As a business owner, you face decisions every day.  Some of them are easy: Do I need to add nice pants to my outfit, or is my “Zoom shirt” enough today?

And some of them are much harder: How can I find more customers when my marketing plan relies so heavily on face to face interactions?

So how do you make the more challenging decisions?  The strategic ones, related to growing your business, making pivots, training employees, finding new customers and so forth?  Do you shoot from the hip?  Go with your gut?  Let your instincts guide you? 

Or do you research, analyze, review, create decision trees, read studies, and let the data be your guide?

I’m sure you’re thinking I’m going to promote the latter, given my career as a market researcher.  But here’s the thing.  Despite my data-driven decision-making proclivity, I will acknowledge that a balance is key.  Of course I’m not the only one saying that, as anyone who has read “Thinking Fast and Slow” by Daniel Kahneman will tell you.

But how do you find the right balance?  How valuable is all that data?  And when is it too much data?  

You can find business advice telling you to focus on data and not to trust your gut, as this Harvard Business Review article did, bemoaning that “fully 45% of corporate executives now rely more on instincts than on facts and figures in running their business.”

But then, the Wall Street Journal counters, that “gut instinct, not data, is the thing.”

They are both right, to some extent.  And a good market researcher knows that it’s the combination of as much data as you can find, along with your own internal processing of that data, that leads to good decision making. 

The data doesn’t make the decision for you, it merely guides your gut instinct in the right direction.  As a matter of fact, I believe that your gut instinct when it comes to decision making at your business is really a combination of all the information you already know about your business, your customers and your industry.  It’s just already in your head, so it seems more like “gut” than “data”.

In that way, we can say that the data “feeds” your gut to help drive your instinct.  And just like your diet, it’s important that you focus on fresh and healthy options (aka recent and reliable options).  And don’t be afraid to look for new sources.

Let’s talk about some different types of data that might support your gut instinct when making strategic decisions.

  • Sales data:  What do you know about your customers and your suppliers already?  Do you reach out to them with questions or surveys to gauge satisfaction or to just get some honest feedback?  Do you have systems in place to capture this feedback and summarize or review it?  In working with SMEs I have found that the sales team typically is a wealth of knowledge about customers, but often that information is only stored in the heads of the sales force.  Can you capture their knowledge base in a different way that might help drive decisions about meeting customer needs?
  • Digital Marketing data:  This goes without saying, but most companies now are forced to rely on digital marketing more than ever, whether they want to or not.  The advantage of digital marketing over some of the more traditional marketing channels is that you have some actual data to measure potential customer interaction with your website.  Make sure your company is tracking this and making decisions based on this feedback.  Which pages on your site or posts on social media seem to get the most attention? Are you capturing email addresses of potential customers to follow up?  What works and what doesn’t when trying to engage customers online?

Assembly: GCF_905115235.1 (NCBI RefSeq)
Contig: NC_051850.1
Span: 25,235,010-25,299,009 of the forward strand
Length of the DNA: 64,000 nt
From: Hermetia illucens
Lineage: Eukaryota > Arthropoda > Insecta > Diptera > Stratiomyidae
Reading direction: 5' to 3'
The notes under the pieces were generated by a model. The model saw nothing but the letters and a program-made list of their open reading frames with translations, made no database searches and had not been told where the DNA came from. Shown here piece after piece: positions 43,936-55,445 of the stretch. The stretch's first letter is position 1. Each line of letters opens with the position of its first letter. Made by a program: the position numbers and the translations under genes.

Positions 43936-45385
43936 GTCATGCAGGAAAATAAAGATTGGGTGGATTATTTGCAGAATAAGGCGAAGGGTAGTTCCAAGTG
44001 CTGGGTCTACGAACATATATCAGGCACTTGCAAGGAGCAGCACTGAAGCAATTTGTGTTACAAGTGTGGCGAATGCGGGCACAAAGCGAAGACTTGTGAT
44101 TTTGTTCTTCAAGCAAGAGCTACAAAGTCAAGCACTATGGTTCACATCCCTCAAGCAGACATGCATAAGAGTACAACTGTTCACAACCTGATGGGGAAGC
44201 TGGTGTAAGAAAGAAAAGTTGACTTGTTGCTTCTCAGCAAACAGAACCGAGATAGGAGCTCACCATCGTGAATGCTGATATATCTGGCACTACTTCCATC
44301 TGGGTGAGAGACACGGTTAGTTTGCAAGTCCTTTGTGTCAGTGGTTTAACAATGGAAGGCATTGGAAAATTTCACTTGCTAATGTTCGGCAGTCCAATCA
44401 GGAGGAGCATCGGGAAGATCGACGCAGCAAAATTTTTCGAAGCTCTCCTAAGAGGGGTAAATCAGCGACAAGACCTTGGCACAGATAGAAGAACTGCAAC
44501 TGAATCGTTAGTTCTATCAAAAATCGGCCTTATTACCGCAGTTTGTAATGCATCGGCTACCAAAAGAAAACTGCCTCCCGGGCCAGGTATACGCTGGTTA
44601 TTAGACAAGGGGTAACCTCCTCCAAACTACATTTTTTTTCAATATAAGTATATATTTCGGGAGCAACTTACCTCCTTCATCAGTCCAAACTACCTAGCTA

• Competitor insights: Sure, everyone checks out the competitor websites, but how else are you seeking out information on what your top competitors are doing?  Have you set up Google Alerts?  Do you follow your competitors on Linked In, Twitter or Facebook?  How does their online presence compare to yours?  Are there any comment sections or reviews you can find about them to see where they might be leaving gaps that you can take advantage of?  What about employee comments on sites like Glassdoor?  Or information from your current customers who may know about your competitors?  Where can you find information to help you better position yourself against your top competitors?
  • Industry trends: Industry information about your own industry or that of your customers can also be a great resource when decision making.  There is no need to buy those super expensive market research reports.  You can find a lot of valuable information with just a little digging.  Try to find answers to some key questions: Is the industry growing or shrinking?  Why?  How many players are in the industry and are there a few who dominate?  What are some key trends in the industry and some leading indicators?  Much of this can be found through State of the Industry reports from trade associations and industry journals, and also through government sources like the Bureau of Economic Analysis.  And believe it or not, your local library (that’s my local library) can be a great source of online databases of trade journals that make it much easier to dig up this information than the old Google search.

Take it from this professional market researcher and feed your brain (and your gut) regularly by subscribing to relevant online resources, seeking out new information as it comes out, and optimizing any internal information to make it easier to find and use. 

Do you know of any cool tools or resources that help you in your data-driven decision-making process?  Share them in the comments!

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